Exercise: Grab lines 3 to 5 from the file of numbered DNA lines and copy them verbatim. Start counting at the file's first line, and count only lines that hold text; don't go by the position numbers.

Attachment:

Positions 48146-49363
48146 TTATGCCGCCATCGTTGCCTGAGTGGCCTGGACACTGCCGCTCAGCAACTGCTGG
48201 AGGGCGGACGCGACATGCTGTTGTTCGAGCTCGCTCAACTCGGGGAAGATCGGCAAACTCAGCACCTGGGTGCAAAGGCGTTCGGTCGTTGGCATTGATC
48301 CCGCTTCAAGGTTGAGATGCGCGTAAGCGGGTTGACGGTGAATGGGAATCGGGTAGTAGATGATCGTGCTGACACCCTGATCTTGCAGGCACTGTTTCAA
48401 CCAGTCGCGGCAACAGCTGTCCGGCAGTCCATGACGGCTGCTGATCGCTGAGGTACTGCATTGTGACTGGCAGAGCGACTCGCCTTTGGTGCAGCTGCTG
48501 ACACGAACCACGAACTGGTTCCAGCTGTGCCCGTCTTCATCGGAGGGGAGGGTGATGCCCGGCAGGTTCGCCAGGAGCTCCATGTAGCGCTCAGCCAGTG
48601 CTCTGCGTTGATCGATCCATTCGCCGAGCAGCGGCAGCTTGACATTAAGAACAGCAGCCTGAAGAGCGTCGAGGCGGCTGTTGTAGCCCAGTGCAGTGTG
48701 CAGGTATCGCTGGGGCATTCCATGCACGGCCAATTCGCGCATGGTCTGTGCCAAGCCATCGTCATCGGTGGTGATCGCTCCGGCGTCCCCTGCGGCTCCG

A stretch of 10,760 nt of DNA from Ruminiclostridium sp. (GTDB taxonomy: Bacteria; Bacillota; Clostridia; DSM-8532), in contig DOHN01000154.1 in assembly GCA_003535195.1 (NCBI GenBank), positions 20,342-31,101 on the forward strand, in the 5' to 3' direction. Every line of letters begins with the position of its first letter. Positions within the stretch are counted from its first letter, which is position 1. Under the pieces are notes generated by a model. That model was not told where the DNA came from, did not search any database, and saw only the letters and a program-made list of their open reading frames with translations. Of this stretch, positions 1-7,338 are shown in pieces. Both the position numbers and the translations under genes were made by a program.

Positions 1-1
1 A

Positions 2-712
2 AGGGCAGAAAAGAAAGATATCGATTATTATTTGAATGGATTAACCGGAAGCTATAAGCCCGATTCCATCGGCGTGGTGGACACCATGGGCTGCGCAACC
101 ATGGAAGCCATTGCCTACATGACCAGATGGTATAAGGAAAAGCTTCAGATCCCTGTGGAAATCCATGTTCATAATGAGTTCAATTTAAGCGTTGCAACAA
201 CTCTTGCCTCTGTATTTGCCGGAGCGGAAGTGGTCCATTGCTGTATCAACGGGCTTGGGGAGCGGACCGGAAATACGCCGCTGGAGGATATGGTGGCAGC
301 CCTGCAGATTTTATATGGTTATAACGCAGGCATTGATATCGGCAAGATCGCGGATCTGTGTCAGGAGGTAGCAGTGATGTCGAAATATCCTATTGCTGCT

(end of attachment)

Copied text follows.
48201 AGGGCGGACGCGACATGCTGTTGTTCGAGCTCGCTCAACTCGGGGAAGATCGGCAAACTCAGCACCTGGGTGCAAAGGCGTTCGGTCGTTGGCATTGATC
48301 CCGCTTCAAGGTTGAGATGCGCGTAAGCGGGTTGACGGTGAATGGGAATCGGGTAGTAGATGATCGTGCTGACACCCTGATCTTGCAGGCACTGTTTCAA
48401 CCAGTCGCGGCAACAGCTGTCCGGCAGTCCATGACGGCTGCTGATCGCTGAGGTACTGCATTGTGACTGGCAGAGCGACTCGCCTTTGGTGCAGCTGCTG